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Bruins' Jake DeBrusk, Brett Ritchie trending toward return vs. Devils

BRIGHTON, Mass. — The Bruins should get at least a couple of pieces of their team back from injuries for Tuesday night’s game against the New Jersey Devils.

Jake DeBrusk (lower body) and Brett Ritchie (upper body) both skated without restrictions in Monday morning’s practice at Warrior Arena, and it sounded like they would play against the Devils barring any setbacks following practice. For DeBrusk, it will be a welcome return after a five-game absence and he’ll hope to pick up where he left off with goals in each of the two games before he got hurt early in the first period against the Canadiens on November 5.

“I’m feeling good,” said DeBrusk, who has three goals and six points in 15 games this season. “I’ve obviously been missing the game, so it was great skating with the boys today. I scored in back-to-back games before Montreal, so I used the time [out with injury] to reflect on things and rejuvenate myself in a way. It was different things that were getting to me a little bit. I used the time to be more mature with my approach [to the game] coming back whenever that is going to be.”

Patrice Bergeron (lower body) didn’t skate with the Bruins on Monday and will be a game-time decision against the Devils while planning to travel with the team to New Jersey. Torey Krug (upper body) skated ahead of practice on Monday and could be nearing a return to the lineup as well, but he won’t be playing against the Devils.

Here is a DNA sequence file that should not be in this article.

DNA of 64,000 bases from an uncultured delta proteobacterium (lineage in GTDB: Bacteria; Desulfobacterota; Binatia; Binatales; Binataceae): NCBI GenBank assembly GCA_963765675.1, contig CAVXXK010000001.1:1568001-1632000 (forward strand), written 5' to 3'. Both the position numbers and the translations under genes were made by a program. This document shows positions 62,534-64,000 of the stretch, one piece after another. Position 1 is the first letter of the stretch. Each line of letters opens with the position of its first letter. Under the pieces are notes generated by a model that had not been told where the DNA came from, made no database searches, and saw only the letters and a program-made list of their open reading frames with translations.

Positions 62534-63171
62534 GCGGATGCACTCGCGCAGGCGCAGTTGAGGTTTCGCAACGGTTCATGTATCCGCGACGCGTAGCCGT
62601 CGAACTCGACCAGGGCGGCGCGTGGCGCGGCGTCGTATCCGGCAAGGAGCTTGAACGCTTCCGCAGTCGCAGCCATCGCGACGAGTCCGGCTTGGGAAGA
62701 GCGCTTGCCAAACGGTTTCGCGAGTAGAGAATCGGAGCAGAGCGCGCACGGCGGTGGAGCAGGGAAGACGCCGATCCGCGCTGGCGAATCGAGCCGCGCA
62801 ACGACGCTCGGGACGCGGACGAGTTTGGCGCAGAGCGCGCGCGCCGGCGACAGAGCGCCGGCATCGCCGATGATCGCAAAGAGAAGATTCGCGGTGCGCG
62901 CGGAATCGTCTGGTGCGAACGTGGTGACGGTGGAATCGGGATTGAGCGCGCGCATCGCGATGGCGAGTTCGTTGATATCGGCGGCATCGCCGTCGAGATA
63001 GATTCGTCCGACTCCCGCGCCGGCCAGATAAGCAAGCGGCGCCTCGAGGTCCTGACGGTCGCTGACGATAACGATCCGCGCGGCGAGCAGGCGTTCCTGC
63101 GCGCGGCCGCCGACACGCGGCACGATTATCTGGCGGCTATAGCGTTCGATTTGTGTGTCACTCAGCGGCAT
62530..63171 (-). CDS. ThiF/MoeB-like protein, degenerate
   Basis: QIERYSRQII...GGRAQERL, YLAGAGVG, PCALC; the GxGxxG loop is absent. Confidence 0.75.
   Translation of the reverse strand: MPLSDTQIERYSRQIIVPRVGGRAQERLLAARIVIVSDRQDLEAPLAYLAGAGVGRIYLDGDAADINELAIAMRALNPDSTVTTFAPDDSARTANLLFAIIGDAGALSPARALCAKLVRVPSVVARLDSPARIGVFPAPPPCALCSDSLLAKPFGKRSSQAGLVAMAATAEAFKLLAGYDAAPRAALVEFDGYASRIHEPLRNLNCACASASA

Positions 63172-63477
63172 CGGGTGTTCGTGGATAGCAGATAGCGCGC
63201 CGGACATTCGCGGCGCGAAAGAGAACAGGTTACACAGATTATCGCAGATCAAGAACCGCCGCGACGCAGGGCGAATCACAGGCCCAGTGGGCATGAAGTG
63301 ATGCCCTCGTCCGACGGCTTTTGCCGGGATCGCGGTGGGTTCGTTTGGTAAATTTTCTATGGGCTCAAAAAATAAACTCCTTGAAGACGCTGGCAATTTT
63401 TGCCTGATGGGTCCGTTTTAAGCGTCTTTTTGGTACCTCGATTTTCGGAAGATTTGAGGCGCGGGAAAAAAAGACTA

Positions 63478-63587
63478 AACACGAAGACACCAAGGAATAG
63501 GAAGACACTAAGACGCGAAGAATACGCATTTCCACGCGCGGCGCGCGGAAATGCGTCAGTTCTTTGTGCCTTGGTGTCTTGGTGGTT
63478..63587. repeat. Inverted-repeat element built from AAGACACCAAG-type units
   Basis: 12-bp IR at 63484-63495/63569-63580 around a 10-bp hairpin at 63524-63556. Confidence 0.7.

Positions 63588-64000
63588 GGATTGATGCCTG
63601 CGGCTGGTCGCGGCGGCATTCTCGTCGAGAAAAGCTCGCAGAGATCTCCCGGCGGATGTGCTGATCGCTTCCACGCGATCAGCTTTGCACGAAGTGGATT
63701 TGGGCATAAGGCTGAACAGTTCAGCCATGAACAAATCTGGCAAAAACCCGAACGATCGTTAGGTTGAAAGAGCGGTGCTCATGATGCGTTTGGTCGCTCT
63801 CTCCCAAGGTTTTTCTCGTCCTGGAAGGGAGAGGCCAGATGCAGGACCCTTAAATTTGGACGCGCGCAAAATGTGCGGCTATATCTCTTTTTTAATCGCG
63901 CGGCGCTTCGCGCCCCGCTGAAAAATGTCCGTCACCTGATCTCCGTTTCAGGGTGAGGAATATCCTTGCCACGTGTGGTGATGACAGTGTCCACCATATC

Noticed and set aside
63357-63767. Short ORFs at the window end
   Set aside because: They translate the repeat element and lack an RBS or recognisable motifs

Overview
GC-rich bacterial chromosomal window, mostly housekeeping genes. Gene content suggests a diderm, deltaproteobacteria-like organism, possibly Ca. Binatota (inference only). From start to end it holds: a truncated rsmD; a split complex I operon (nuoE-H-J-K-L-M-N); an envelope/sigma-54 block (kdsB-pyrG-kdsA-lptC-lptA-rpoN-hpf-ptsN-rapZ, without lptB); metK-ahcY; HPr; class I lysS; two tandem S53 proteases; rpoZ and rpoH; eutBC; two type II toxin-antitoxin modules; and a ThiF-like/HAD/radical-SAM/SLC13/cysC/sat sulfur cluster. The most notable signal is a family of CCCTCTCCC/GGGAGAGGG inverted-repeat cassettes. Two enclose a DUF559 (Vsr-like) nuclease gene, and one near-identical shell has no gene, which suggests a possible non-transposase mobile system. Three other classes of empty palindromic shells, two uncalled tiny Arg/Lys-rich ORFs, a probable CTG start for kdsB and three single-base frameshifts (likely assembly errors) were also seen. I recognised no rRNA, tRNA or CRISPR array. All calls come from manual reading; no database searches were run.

“Ritchie and DeBrusk both skated and no residual effects right now, so we anticipate they’re going to play,” said Cassidy. “We’ll put them as game-time decisions. “Krug skated. He’s not available [against the Devils] so he’ll be available a little later as well.”

As far as other injured Bruins are concerned, Kevan Miller has had a couple of days off the ice, “won’t play this week” but is looking at a possible return to game action next week after he was not on the ice with the team on Monday morning. John Moore (shoulder surgery) did skate with the main group and continues to make progress in his recovery from offseason surgery.